¨Three Teach for America fellows are right now doing research to recommend policies, mechanics and structures for community engagement and hopefully a vastly different way,¨ Cooper-Reed says. ¨We´re asking the Council for Great City Schools to come in so that they can look at the programmatic aspect of CPS.¨
How have the administrative changes made by Superintendent Rosa Blackwell helped support or detract from the changes proposed by the same group in 2005? Blackwell only made limited use of the recommendations, so it´s going to be difficult to identify what changes have resulted in positive or negative outcomes, but general numbers such as graduation rates have shown steady improvement.
Even with positive data to share, the school board´s and the district´s ability to connect with voters has been largely unsuccessful, even in a year full of success stories. News reports about increasing graduation rates, award winning teachers and the latest state report card didn´t help get the last tax levy passed. U.S. News and World Report recently ranked Walnut Hills High School as a Gold Medal winner, 83rd in the top 100 schools in the country; and Clark Montessori and Withrow University high schools made the top 1,500. But that only addresses one of CPS´s many perceived problems.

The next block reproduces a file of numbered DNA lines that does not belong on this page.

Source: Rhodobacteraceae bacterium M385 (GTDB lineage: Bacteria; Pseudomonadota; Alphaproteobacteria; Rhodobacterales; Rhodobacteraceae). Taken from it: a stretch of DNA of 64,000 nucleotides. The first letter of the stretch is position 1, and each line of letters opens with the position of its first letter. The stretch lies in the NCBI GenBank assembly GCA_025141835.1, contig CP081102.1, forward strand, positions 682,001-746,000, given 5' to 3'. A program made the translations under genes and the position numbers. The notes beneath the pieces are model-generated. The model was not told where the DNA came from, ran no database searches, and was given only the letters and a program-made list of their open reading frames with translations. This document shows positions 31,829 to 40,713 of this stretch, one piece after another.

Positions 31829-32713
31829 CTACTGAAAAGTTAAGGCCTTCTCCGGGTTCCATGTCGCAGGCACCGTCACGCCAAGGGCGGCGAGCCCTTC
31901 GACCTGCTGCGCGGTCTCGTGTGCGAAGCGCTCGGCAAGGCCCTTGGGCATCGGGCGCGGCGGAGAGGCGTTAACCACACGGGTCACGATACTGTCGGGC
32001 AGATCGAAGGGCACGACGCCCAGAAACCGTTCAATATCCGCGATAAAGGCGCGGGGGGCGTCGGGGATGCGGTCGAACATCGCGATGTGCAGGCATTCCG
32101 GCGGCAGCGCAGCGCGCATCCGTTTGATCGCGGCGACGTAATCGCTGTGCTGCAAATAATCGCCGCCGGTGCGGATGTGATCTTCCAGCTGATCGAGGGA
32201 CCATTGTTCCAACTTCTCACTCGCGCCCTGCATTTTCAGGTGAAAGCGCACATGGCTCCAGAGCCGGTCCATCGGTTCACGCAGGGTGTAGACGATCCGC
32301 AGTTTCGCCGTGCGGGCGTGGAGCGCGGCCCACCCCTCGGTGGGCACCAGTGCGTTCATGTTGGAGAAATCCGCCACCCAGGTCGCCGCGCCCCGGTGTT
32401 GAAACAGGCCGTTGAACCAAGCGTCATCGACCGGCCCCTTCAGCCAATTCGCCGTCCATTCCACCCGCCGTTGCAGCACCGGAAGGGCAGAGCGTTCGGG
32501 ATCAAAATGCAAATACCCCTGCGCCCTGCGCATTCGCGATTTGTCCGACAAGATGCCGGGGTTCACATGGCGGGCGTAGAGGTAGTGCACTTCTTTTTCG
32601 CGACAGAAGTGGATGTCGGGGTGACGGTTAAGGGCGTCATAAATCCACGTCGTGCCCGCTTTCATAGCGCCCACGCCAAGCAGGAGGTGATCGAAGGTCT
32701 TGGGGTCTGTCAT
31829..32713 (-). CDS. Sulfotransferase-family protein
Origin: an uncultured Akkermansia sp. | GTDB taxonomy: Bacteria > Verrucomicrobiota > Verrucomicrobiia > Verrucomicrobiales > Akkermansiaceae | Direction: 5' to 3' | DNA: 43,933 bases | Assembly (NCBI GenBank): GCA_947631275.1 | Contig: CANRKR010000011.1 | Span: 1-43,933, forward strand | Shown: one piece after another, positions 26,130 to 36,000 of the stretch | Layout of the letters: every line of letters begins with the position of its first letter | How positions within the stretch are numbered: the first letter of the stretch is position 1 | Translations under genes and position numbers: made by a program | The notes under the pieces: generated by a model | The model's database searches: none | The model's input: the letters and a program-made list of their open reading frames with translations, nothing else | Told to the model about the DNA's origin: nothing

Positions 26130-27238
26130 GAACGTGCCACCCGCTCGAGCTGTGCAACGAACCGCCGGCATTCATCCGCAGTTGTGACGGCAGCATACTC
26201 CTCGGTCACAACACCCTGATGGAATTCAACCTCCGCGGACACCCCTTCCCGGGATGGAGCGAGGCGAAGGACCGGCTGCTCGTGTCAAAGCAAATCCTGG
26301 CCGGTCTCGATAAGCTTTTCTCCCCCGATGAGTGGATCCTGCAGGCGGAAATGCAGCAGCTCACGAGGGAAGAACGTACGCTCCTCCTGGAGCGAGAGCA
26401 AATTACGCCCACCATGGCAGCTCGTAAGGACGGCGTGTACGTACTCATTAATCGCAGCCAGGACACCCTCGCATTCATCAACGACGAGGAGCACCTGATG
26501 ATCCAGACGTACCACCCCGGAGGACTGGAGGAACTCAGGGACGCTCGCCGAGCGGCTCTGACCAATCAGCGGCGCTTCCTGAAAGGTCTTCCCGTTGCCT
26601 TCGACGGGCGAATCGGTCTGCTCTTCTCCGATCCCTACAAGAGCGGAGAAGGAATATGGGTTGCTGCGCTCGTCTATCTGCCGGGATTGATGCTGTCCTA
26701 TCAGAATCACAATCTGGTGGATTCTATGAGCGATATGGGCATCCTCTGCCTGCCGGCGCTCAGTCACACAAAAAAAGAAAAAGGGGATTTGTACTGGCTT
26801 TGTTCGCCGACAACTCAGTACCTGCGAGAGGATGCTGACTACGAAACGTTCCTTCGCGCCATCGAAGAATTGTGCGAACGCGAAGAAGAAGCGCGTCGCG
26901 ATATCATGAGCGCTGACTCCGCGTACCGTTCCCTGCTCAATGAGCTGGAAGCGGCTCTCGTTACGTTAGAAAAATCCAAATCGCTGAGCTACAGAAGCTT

How can the board of education and CPS administrators restore public confidence?
¨We have almost half of a new board,¨ Cooper-Reed says. ¨Unfortunately, they inherit the credibility of the board. The resources are available to us; it just depends on whether the new board can coalesce in a way that allows us to move forward on all these fronts.¨
In addition to preparing an orientation for new board members -- never done in the past, according to Flannery -- the new members are being copied on all communications and invited to attend all board meetings, including executive sessions. The effort to integrate the newbies appears sincere, but the reputation of being the enemy isn´t as easy to address.
¨When I was running, friends of mine were saying, ¨What are you doing? You spent 20 years being the nice guy -- kids´ show host, advocate for kids with special needs. Now you´re going to become the jerk everybody hates,´ ¨ Flannery says. ¨If it´s working well, you´re invisible; and if it´s not, then you´re the guy who´s messing it up. That´s just part of the job. I´ve already gotten e-mails from people yelling at me, and I haven´t even been sworn in yet.
¨I send ´em an e-mail back saying, ¨You´re mad at me for something that I haven´t done ¸. something that someone else said. Here´s my cell phone, call me.´ ¨
The combination of new and seasoned board members might be what it takes to make 2008 a year of change.
¨I feel we´re at a watershed point in term of the viability of CPS and its children,¨ Cooper-Reed says. ¨That´s something that´s very sobering.¨
One of the first tests will be the search for a new superintendent. Cooper-Reed says the community will be invited to participate in the process once it´s defined after the first of the year.